In Dale Dauten’s The Gifted Boss I’m learning about a concept he calls “productivity squared.” The basic idea of this concept is that you really want to make sure you hire someone you don’t have to manage too much so that productivity can be doubled. Here are the repercussions of hiring someone you have to spend a lot of time managing:
Pastor works 10 hours a day and naturally wants to get some help. So he convinces his boss to let him hire an assistant. Now the pastor is a manager, and with some help he/she cuts back to eight hours a day, the same as the new assistant.
Pastor: 10 – 2 = 8
Now, say the pastor spends two hours a day training, helping and supervising the assistant. Of course, the assistant also spends those same two hours being managed.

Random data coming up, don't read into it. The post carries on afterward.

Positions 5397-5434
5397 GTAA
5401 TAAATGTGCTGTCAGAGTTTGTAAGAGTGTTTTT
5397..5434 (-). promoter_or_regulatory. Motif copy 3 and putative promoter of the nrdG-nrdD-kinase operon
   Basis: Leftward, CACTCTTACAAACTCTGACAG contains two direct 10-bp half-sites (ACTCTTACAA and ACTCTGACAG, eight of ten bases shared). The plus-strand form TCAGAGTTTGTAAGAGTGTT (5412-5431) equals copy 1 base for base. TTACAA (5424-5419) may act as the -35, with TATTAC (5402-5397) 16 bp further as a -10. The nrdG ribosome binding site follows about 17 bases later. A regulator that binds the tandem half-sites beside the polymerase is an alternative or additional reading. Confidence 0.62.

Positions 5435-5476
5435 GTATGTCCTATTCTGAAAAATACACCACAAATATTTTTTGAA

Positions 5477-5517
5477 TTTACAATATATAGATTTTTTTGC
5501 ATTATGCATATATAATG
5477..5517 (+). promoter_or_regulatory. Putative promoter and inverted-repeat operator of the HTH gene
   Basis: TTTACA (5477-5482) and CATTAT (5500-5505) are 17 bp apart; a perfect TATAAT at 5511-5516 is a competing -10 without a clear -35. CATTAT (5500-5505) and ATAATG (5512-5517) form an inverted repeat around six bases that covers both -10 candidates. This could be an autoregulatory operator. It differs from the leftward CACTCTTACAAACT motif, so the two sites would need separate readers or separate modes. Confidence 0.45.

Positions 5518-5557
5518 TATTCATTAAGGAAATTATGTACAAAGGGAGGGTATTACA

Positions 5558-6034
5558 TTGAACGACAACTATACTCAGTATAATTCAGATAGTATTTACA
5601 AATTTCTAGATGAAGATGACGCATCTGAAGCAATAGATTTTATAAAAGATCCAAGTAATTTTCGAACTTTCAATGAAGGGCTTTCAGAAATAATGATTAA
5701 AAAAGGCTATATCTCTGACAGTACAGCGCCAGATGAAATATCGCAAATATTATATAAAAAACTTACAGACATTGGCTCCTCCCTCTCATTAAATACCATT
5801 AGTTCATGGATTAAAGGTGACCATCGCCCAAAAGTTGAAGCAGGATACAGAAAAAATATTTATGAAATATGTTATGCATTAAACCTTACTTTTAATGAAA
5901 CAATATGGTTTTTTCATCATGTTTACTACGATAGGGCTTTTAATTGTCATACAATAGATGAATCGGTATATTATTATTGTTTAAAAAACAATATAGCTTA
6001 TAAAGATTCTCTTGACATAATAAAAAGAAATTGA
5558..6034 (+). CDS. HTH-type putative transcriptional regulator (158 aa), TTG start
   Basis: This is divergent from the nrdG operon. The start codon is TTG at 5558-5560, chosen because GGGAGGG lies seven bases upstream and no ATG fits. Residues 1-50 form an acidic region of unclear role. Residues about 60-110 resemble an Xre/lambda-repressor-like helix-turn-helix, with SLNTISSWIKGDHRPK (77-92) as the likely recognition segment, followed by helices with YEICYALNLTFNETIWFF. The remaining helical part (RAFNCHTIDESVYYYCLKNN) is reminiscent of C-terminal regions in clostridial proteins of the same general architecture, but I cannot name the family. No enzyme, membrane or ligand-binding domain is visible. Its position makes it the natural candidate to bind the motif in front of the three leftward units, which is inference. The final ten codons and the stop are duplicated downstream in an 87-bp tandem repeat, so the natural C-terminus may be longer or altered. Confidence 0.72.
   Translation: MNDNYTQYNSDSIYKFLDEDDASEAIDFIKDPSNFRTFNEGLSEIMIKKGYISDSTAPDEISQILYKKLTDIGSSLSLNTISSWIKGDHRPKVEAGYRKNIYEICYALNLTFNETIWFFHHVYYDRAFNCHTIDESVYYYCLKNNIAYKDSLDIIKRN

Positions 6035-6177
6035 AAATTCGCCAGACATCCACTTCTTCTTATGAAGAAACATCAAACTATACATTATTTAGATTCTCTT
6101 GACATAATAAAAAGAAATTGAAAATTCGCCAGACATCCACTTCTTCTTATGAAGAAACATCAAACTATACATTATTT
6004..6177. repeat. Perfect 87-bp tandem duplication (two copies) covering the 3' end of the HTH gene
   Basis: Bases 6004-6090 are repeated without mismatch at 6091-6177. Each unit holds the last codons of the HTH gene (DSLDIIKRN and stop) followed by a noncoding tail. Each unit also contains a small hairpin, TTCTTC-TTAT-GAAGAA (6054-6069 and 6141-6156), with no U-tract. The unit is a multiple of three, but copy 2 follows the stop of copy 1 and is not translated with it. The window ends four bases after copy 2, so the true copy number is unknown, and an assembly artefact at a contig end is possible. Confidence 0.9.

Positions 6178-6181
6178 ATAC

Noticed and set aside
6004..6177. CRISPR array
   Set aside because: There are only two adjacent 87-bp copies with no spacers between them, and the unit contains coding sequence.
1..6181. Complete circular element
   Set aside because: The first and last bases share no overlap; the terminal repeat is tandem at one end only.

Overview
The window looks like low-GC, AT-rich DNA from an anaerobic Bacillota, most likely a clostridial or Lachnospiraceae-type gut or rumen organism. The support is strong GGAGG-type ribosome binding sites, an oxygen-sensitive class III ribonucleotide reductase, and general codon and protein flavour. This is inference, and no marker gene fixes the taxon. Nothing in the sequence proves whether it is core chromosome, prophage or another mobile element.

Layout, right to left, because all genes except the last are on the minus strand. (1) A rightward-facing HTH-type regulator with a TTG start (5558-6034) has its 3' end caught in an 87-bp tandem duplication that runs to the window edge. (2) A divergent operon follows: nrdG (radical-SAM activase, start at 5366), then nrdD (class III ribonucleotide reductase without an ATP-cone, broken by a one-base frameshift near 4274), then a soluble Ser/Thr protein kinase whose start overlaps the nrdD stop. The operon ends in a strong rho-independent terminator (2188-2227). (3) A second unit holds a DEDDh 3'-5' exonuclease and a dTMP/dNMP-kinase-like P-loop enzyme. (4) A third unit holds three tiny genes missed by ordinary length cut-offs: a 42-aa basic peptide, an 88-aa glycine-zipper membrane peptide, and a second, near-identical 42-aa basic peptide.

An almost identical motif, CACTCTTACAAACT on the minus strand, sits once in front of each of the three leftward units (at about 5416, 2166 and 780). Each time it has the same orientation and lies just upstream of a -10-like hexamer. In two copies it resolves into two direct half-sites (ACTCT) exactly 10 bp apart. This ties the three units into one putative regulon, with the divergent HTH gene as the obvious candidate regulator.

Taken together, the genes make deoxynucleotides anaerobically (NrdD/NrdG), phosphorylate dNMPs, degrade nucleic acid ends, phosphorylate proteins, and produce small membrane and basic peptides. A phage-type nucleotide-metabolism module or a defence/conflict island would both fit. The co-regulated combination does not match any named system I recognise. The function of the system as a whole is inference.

Pastor: 8 – 2 = 6
Assistant: 8 – 2 = 6
When you add up the two new totals, you get twelve. And then you look where we started, and it was ten. So the church went from ten hours of work a day to twelve hours a day. But it costs the church nearly double! That’s not good!
But look at the math when you hire someone self-motivated that needs very little management.
Pastor: 10 (You don’t hire help to work less hours, rather to spend more time working on the things that really matter – so the pastor continues working 10 hour days.)
Assistant: 7.5 (Since the assistant needs very little managing, the majority of the work day is spent actually working.)
Totals hours worked: 17.5 hours a day
That’s almost a 50% increase in productivity that comes as a result of hiring someone who doesn’t need to be managed too much!!! This is why this concept is called “productivity squared.” The goal is to double production, not to get minimal returns from significant investments (of time and money).